Bedbugs are parasitic insects that feed on blood and are mostly active in the dark at night. STAN HONDA/AFP News

Archaeologists in the UK are claiming that the Romans may have brought bedbugs to the country.

The claims have been made by the archaeologists working at Vindolanda, a Roman garrison site located south of Hadrian's Wall in Northumberland. Vindolanda is one of the most important Roman archaeological sites in Europe, with live excavations taking place every year.

One of the people working at the site found thoraces dating back to around AD100. They believe that the thoraces came from the common bedbug known by its Latin name, Cimex lectularius, according to a report in The Guardian.

The discovery was made by a 24-year-old student, Katie Wyse Jackson, who was among the people working on the excavated material.

"It's very likely they came with whatever the Romans were bringing over. Today, we see bedbugs travelling on aeroplanes in luggage, in clothes," Jackson told the publication.

"The Romans were bringing over clothes, straw, grain in great quantities as they were setting up their camps. So it's the perfect opportunity for one or two bedbugs to hitchhike over".

Dr. Stephen Davis, who was part of the specialist team, claimed that thoraces were earlier found in Alcester in Warwickshire, another Roman site in England. He added that the ones found in Vindolanda would be "the earliest found in Britain so far".

The UK has reported a resurgence of bedbug infestations over the last few months.

Last year, a video showing a bedbug on a passenger's leg on the London Underground's Victoria Line caused panic among residents of London, prompting local authorities to order the cleaning of tubes and buses.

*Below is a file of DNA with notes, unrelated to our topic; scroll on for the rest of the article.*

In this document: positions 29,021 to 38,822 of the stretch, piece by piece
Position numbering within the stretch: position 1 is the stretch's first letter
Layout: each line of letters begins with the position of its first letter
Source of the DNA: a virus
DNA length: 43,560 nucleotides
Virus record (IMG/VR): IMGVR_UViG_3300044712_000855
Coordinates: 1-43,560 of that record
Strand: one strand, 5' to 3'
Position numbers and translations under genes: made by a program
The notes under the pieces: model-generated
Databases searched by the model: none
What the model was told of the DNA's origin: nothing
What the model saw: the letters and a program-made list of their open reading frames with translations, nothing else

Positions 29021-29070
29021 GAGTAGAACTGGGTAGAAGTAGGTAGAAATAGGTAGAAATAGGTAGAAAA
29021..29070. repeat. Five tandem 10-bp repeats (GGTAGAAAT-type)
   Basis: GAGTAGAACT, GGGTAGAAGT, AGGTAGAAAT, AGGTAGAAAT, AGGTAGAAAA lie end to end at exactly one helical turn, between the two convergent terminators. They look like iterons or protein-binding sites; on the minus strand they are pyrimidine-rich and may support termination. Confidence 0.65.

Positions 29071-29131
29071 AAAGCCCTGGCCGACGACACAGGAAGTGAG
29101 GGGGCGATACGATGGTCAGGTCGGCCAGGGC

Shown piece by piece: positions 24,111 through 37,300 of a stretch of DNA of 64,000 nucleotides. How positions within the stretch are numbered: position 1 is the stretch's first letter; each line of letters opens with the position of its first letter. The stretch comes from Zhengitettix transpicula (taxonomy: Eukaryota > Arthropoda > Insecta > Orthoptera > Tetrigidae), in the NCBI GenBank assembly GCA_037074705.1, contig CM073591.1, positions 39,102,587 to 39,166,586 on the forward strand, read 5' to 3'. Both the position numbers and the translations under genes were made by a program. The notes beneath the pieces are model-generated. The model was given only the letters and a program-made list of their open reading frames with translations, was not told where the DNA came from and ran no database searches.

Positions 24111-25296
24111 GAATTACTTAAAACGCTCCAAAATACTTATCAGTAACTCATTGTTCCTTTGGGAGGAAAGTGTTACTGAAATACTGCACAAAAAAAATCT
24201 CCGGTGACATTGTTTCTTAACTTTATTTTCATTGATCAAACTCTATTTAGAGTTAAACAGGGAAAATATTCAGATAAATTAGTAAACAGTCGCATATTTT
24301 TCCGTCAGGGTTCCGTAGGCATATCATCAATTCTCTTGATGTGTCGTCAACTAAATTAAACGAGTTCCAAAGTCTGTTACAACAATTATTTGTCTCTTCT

The city's mayor, Sadiq Khan, went on to claim that bedbugs had become a real source of concern.

Bedbugs are parasitic insects that feed on blood and are mostly active in the dark at night. Experts warn that the bugs should be taken seriously, even if they are not life-threatening to humans.

Bedbugs had largely disappeared by the 1950s. However, they began to reappear in the last few decades. They spread to other places by attaching themselves to clothes or luggage. Increased trade, travel, tourism, and immigration are some of the factors that have led to the spread of these small insects.

They can be present in mattresses but also in clothes and luggage and come out at night to feed on human blood. They also often lead to psychological distress, sleeping issues, anxiety and depression.

The UK witnessed a 65 per cent increase in bedbug infestations between 2022 and 2023. Experts believe that these bugs are also becoming resistant to insecticides.